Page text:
Innovation That Matters

Simplified web computer mimics TV

Work & Lifestyle

Moore’s law may dictate that computing performance can double about every two years, but the fact remains that most personal computers to date have been built on roughly the same, work-focused paradigm. Netbooks have begun to push things closer to the web, but now a new contender is taking that several steps further with a home computer it calls a “webbook” that was created from scratch to mimic TV. Launched in November, Litl is a clutter-free, zero-maintenance home computer for the whole family. Focusing initially on photo sharing and the web, the Boston-based team behind Litl set out to redesign the computer from the bottom up for simplicity and ease of use. The device’s operating system, for example, revolves around an intuitive, web-linked interface that eliminates menus, icons, windows and folders. Instead, it uses a system reminiscent of Apple’s iPhone OS, whereby each application takes up the full screen and a simple click returns the user to the homepage. There’s no hard drive to fail, and the computer takes care of all maintenance updates overnight. Perhaps even more interesting, however, is that when it’s not being used as a conventional laptop, the webbook’s 12-inch screen and keyboard flip around its patented hinge so the computer can stand upright like an easel. A 178-degree viewing “cone” allows many people to clearly view the screen at the same time, while a hinge-mounted scroll wheel for changing web “channels” and an optional remote further enhance the device’s TV-like experience. For expanded viewing, Litl also offers plug-and-play connectivity to large-screen, high-definition TVs. The device currently features several proprietary channels dedicated to content from Flickr, Shutterfly, Facebook and the Weather Channel; thanks to its use of cloud-based storage, meanwhile, sharing with other Litl users is easy. The “always on” Litl computer is available online for USD 699 with a free, two-year unconditional satisfaction guarantee. Judging by the success netbooks have already achieved, there’s clearly something to the idea of focusing home computers on the web—many, in fact, predict that will be the future of personal computing. Litl says it will soon provide the technical details necessary for independent developers and potential partners to create custom channels of their own, so for app-minded entrepreneurs, this could be one to get in on early. For all others, it’s definitely one to watch! (Related: Spillproof cooking coach: a touchpad made for kitchens.) Spotted by: Ruben Vermeersch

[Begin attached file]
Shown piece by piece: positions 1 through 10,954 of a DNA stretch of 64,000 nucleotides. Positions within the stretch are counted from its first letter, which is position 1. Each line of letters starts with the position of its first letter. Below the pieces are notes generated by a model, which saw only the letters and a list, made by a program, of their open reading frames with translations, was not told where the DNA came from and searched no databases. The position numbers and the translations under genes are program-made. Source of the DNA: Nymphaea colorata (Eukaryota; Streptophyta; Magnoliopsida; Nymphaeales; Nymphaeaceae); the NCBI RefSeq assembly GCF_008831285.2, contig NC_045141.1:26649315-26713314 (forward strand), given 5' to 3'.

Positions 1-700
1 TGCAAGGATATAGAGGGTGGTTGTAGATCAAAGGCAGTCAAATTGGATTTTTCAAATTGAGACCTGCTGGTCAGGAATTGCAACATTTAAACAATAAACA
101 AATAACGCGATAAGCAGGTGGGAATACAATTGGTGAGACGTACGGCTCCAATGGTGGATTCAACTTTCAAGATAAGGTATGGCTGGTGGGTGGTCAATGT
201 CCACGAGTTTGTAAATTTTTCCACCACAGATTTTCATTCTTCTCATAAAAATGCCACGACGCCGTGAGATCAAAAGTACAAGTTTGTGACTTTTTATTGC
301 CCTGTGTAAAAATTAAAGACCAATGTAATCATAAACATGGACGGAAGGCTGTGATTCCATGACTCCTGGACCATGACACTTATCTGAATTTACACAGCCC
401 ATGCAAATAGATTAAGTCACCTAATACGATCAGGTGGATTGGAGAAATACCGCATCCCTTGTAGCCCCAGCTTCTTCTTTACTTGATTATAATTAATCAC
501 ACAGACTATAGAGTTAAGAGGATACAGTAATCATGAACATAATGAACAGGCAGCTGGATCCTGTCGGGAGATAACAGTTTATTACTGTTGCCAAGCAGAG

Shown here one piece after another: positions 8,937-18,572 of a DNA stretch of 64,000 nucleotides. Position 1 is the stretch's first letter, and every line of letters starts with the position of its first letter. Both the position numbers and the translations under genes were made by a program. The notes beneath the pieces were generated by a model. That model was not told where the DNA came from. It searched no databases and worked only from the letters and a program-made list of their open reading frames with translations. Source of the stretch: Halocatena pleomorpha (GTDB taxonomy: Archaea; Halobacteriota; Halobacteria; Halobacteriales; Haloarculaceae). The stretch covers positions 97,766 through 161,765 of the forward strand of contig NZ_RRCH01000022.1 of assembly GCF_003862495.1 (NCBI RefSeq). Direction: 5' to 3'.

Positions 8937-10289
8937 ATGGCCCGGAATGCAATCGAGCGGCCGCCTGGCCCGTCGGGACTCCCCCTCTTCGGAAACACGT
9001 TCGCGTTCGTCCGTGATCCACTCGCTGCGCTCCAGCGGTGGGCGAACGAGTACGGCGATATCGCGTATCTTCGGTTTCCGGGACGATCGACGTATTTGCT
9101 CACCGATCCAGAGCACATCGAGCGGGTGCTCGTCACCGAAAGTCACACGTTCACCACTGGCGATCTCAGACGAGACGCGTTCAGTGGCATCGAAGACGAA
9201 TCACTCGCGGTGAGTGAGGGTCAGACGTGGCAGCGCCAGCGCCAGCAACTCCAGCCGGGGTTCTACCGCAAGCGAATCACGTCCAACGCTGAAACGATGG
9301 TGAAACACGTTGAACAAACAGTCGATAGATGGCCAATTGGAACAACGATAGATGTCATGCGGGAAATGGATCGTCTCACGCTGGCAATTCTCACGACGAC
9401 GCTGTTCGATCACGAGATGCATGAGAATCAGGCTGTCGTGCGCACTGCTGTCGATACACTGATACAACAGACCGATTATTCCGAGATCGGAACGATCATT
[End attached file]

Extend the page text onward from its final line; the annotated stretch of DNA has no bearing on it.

Download PDF